A spate of asylum claims at the US-Mexico border is complicating an already intractable immigration debate on Capitol Hill, further dividing the two parties and threatening to undermine what some lawmakers have seen as the best hope in a decade for Congress to forge a comprehensive agreement. immigration deal.
For decades, bipartisan discussions of such a compromise focused on combining heightened border security with a path to legalization for undocumented immigrants and expanded legal pathways to entry. But in recent years, an explosion in the number of migrants seeking asylum — a protected status for those who fear persecution in their home country — has upset the equation, exposing deep political and moral divisions.
The change helps explain why talks on Capitol Hill to find consensus on comprehensive immigration reform have failed, despite lawmakers’ hopes that the title 42 due this week – an era of pandemic policy that had allowed authorities to quickly expel migrants — would force Congress to act.
“It’s changed,” Sen. Chris Coons, D-Del., said of the immigration reform debate. “We managed to reach an agreement that invested a significant amount of money in border security last time. Making similar progress on asylum is very, very different, because it’s a matter of values.”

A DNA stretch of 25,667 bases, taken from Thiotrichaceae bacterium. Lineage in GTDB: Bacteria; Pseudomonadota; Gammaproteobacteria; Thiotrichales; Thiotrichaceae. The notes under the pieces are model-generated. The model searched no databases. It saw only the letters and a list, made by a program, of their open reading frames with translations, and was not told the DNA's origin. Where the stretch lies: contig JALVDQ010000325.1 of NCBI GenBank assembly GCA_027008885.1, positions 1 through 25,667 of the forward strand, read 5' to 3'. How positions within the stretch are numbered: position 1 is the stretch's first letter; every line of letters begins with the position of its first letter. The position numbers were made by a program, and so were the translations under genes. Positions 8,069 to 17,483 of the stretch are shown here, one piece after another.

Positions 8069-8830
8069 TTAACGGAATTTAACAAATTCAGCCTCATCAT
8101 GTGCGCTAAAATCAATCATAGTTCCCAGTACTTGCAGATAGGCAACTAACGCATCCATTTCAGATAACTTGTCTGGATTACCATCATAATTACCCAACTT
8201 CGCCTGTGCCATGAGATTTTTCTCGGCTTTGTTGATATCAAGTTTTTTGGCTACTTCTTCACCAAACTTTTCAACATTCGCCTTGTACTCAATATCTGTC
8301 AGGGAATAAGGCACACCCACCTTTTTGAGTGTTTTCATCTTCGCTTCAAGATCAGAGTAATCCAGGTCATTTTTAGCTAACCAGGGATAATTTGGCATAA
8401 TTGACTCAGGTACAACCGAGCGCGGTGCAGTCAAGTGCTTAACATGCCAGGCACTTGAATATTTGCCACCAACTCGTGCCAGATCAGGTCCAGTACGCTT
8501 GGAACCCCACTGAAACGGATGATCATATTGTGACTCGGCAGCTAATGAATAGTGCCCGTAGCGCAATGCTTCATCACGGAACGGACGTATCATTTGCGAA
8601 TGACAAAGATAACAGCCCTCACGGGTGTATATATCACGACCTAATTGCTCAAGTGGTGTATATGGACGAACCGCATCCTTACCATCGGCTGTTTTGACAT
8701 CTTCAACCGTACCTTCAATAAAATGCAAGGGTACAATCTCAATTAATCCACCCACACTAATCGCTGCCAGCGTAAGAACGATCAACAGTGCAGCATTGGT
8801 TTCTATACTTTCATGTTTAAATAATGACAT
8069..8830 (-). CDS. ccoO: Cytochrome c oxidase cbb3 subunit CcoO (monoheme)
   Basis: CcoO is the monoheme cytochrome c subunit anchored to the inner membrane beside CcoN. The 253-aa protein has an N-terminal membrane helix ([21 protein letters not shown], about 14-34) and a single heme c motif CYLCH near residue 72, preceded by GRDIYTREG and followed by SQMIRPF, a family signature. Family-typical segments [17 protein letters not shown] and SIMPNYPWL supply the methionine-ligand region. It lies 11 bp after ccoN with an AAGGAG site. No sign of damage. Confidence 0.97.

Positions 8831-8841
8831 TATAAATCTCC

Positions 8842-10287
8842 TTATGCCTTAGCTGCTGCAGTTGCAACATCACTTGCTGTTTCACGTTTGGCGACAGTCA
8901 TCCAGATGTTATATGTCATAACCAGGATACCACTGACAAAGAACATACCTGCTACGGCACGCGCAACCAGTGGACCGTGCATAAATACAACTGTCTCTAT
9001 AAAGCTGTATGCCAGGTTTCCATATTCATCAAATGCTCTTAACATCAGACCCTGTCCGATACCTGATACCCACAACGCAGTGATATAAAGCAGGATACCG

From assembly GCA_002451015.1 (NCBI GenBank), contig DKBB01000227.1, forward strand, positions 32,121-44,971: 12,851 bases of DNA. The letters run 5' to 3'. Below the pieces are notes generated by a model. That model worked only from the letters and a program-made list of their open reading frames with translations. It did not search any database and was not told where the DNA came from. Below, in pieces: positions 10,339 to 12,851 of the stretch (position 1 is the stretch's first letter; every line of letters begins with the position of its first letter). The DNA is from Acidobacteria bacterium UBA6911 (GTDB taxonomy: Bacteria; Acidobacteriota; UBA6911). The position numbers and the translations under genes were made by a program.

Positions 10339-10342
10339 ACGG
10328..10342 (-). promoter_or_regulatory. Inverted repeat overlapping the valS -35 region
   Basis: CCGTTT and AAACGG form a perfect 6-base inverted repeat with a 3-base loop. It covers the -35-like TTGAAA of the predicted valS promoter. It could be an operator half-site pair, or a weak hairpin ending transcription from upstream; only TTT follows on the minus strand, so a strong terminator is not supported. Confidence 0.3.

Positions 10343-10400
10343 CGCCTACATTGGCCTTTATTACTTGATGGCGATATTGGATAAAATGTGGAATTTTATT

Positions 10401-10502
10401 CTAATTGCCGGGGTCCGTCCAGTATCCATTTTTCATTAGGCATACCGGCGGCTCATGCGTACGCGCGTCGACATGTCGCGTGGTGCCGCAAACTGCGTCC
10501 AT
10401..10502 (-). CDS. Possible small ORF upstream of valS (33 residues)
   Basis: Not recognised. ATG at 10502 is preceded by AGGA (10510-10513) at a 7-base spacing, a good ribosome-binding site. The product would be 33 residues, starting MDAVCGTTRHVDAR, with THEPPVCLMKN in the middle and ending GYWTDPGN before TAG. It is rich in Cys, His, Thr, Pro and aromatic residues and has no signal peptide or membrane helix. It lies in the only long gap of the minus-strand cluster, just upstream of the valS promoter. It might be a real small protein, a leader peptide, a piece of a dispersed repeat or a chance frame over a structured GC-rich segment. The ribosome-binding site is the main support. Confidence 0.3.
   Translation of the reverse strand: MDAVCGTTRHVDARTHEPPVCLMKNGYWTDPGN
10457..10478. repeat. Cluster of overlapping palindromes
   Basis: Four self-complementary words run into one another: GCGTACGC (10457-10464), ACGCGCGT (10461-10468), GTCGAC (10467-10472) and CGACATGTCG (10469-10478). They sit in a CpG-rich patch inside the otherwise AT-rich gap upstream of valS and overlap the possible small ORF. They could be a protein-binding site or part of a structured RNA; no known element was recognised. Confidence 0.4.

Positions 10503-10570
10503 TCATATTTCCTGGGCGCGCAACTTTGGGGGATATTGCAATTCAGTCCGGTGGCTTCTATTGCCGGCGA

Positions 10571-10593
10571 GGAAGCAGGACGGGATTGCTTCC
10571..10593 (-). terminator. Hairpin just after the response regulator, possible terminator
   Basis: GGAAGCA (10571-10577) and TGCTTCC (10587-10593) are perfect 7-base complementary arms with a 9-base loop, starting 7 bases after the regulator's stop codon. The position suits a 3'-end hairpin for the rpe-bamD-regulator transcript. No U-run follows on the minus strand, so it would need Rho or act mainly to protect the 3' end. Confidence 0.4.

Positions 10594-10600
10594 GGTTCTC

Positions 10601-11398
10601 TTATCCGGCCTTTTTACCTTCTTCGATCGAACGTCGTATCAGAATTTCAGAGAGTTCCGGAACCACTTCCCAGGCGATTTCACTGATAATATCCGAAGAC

Coons is one of a group of about eight Republican and Democratic senators who have been talking privately for months about an immigration compromise but have split in recent days over how to handle asylum.
Asylum applications were meant to be reserved for people who feared persecution based on race, religion, nationality, political opinion, or membership in a social group to seek protection on American soil. But in recent years, they have increasingly become an access tactic for migrants who have no other options to enter the United States, and who know it could be years before their cases are heard and, if they are unfounded, rejected.
Earring asylum applications before the immigration courts they have more than sevenfold over the past decade, according to data analyzed by the Transactional Records Access Clearinghouse at Syracuse University, putting the issue at the center of congressional debate.